From old pros (forgive me, Craig) to newer faces, a superlative Sharangi Gnanavarathan delighted in the performance reviewed as the lovable, titular orphan. In what is, remarkably, her professional stage debut, Gnanavarathan commanded the stage with a charismatic, endearing performance and fantastic vocals. Insert ‘bright future awaits’ references here. 

“A superlative Sharangi Gnanavarathan… in what is, remarkably, her professional stage debut.”

Amelia Adams proves another one to watch, as a delightful, kindly Grace Farrell with beautiful, crystalline vocals, she feels plucked straight from the golden era of the studio musical. Paul French and Billie-Kay, meanwhile, are suitably sleazy and odious as the con artists trying to monopolise on Annie’s newfound attachment to business titan Oliver Warbucks, with French in particular taking his ‘Rooster’ down some gloriously unhinged deviations and creative cul-de-sacs that were new and hilariously bonkers, even after having already seen the tour earlier in its run. There’s clearly a lot of fun being had between French and Revel Horwood in particular, as on-stage siblings.

Speaking of fun, stage vetern Alex Bourne is a notably buoyant and even occasionally peppy Oliver Warbucks, a choice that works beautifully with this vibrant, technicolor take on the tale.

But of course, there’s no appraising the show without mentioning the kids.

Oh, the kids. Right from the off, with a foot-stomping, fist-clenching, gleefully bravura take on the anthemic ‘Hard Knocked Life’, they brilliantly, bombastically let you know this is an Annie that means business… and isn’t afraid to sock you one in the smacker if you underestimate it. Revel Horwood, French, Adams and the company all put in wonderful turns but, in truth, it’s the talented youngsters stomping their way through some of the best numbers, that really run away with the whole thing.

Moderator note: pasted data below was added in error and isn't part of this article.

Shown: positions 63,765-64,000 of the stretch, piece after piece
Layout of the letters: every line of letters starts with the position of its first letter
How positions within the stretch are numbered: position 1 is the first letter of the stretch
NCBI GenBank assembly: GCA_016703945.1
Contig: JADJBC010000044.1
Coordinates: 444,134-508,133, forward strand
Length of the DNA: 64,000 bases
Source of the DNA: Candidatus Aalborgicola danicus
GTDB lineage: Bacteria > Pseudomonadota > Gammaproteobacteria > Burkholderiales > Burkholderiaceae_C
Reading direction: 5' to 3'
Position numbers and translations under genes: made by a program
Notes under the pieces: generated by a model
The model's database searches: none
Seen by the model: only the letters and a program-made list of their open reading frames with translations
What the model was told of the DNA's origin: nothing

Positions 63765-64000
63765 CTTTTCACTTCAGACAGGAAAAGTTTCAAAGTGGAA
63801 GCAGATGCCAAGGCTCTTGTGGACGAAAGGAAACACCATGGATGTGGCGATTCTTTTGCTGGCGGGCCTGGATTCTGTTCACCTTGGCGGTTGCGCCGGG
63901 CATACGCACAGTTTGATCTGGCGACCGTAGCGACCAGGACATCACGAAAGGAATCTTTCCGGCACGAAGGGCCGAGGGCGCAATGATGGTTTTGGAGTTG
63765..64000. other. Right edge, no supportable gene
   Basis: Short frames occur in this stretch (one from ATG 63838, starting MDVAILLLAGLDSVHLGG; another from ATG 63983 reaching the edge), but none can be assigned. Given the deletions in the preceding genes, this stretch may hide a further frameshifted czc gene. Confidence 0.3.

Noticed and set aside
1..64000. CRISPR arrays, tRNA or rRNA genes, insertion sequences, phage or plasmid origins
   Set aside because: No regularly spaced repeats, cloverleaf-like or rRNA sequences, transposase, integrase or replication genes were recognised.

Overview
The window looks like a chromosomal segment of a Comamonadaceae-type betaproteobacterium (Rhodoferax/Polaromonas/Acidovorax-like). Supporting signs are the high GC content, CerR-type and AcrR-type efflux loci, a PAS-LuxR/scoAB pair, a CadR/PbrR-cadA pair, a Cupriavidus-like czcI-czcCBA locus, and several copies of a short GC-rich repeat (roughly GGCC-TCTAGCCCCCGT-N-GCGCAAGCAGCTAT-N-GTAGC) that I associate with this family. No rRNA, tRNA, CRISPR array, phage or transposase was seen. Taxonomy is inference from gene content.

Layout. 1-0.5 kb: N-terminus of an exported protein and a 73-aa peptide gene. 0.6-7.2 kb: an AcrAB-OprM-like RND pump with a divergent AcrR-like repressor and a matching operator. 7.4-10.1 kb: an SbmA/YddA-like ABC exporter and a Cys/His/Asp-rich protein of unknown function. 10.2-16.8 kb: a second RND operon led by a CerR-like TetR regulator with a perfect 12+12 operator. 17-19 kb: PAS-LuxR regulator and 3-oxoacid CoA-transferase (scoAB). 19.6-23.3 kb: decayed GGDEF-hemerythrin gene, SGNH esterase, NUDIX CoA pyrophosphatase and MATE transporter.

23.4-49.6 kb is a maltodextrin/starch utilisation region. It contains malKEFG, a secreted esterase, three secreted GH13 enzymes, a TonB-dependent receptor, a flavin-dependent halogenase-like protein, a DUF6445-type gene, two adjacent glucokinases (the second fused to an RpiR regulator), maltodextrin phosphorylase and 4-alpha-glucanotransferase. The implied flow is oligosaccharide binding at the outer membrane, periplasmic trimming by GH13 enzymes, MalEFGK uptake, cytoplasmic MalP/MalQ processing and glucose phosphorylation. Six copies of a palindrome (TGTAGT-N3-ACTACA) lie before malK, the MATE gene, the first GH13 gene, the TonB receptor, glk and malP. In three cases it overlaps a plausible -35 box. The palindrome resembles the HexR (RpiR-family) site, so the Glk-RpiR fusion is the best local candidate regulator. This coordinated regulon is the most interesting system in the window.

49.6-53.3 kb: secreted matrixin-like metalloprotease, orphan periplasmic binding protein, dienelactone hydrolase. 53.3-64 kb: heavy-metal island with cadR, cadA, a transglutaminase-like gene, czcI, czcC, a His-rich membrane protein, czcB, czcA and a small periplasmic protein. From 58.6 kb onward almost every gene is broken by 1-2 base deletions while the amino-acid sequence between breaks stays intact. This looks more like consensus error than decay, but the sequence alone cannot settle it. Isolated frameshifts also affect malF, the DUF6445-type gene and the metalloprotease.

There’s so much theatrical goodness coursing through the fibre of this incarnation of Annie, that it’s difficult to see it being considered now anything less than definitive. It is so animated, so slickly choreographed and energetically delivered, so colourful and infused with stagey showmanship, that the possibility of slipping back to the simpler, dryer offerings of yesteryear is simply inconceivable.

Over a decade on, Annie continues to prove itself more than ready for ‘tomorrow’. After a slightly disappointing state of play earlier in the run, everyone’s favourite redhead is back on jubilant, irrepressible form, with a seminal revival that remains a completely joyful tonic, and one that will leave you feeling more than fully dressed, with the grandest of smiles.

Foster’s kinetic, colourful, spirited revival further cements itself as the definitive, must-see version of an old favourite. Revel Horwood channels new, gin-addled fun as Hannigan, whilst the kids, company and canines alike all delight.